Saturday, October 30, 2010

Ahhh, the 6 1/2 Hour Spirit Renewal

Thursday October 28th
Yesterday was one of those days.  Although I feel I have way too many of "those days" there are some that just take the cake and nearly push me to the edge of insanity....or at least push me a touch closer to the eventual 'big breakdown' I foresee in my future at the rate we've been going the past year.  Having William home on Vancomycin infusions every 8 hours around the clock, 2-3 pumps constantly attached to his active, little body all day, trying to interpret William's every change in behavior to monitor for a possible recurrence of the infection, dealing with the repeat error offenders of our 3 homecare companies, attempting to be prepared for Halloween and Nicholas' birthday coming up next week and just trying to manage a busy household is really taking its toll, to say the least.  I'm still struggling to find time to transition the boys' seasonal clothes - yeah, we still have closets full of summer clothes and neither boy has a winter coat!

Yesterday afternoon, after hours of numerous frustrating phone calls between doctors, vendors, multiple nurses, many poop explosions resulting in 3 complete clothing changes for William by 9am...the day was not looking promising.  To top it off, I received a Caring Bridge update for a little 8 1/2 year old boy I've been following since meeting him and his mother at Memorial Sloan-Kettering.  He's been battling Neuroblastoma since he was three.  The past many months have been very difficult for him, including a recurrence and complications through treatment.  Well, he passed away on Tuesday.  It was all very sudden - he went from what appeared to be a hiccup in the road to entering a coma to receiving his angel wings just two months after starting the third grade.  Despite missing a few posts over the past week about this little trooper, to see the words, "Vancomycin" as one of the medications he was being treated with somehow made the death of this little warrior even more traumatic for me.  I don't know why he was on this strong antibiotic, perhaps as a precaution or even perhaps for the same line infection William is dealing with now....but god, no matter what the reason, it makes the gravity of William's situation all the more real for me.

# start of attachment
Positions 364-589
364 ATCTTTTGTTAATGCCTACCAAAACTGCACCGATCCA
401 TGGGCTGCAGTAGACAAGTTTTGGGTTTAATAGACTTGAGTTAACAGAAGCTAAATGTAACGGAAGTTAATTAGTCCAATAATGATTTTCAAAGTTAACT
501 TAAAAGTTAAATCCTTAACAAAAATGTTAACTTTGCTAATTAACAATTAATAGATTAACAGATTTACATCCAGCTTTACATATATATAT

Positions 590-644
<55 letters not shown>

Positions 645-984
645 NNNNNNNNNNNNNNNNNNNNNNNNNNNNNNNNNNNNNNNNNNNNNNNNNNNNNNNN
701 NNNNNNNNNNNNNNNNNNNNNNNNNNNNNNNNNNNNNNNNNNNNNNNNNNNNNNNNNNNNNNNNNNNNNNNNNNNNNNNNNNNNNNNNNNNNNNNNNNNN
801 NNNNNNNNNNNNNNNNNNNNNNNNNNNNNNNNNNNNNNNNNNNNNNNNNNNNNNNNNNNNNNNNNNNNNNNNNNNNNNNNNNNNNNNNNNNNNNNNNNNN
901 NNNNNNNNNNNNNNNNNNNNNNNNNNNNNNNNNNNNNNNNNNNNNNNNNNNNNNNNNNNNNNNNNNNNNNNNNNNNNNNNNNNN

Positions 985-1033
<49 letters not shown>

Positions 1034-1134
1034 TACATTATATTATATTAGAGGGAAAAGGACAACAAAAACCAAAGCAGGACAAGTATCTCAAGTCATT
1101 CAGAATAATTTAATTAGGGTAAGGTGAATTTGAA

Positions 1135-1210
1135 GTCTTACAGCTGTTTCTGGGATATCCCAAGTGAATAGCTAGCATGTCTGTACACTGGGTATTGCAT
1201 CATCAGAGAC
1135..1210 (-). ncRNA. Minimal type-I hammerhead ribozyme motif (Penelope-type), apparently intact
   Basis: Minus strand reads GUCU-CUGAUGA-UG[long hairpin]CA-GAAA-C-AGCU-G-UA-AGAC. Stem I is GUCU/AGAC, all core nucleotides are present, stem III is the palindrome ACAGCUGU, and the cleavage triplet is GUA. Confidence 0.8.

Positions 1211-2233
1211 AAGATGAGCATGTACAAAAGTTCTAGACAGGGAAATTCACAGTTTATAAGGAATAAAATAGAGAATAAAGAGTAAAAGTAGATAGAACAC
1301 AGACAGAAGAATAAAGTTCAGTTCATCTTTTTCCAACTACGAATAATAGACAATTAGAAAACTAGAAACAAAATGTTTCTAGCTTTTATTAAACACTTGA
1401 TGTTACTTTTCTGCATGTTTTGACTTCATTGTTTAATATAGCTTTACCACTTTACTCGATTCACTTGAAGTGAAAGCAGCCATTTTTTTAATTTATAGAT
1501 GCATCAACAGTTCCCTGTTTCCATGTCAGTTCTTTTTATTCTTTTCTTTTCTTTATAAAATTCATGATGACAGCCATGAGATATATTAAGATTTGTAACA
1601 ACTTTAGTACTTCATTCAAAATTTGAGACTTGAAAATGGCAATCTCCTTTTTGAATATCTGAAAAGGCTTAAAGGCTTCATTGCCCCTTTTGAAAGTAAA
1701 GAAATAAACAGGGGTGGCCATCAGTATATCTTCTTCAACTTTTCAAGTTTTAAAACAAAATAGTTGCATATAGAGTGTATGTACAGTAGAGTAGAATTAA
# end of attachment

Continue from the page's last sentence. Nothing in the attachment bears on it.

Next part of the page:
Basically, this was the end for me.  Once again, its the realization that things can change in the blink of an eye.  And here I am, struggling to make it through my morning routine with just two kids to take care could be way worse....but still, it feels so difficult right now.

So, at nearly my wits end, I told Fred I needed a break.  It's hard to admit and I feel a bit weak admitting it, but yes, I needed a break!  Let's face it, I've spent 29 nights in a hospital over a 5 week calendar period.  I've been saying for months I wanted a good massage to help alleviate my aching back, my nearly-frozen left shoulder and just for an uplift for my spirit. 

Well, Thursday was my day....a quiet drive in the car all the way to Skaneateles, almost 6 1/2 hours at Mirbeau Spa, a delectable lunch at a table set for one and a deep-healing hot stone massage.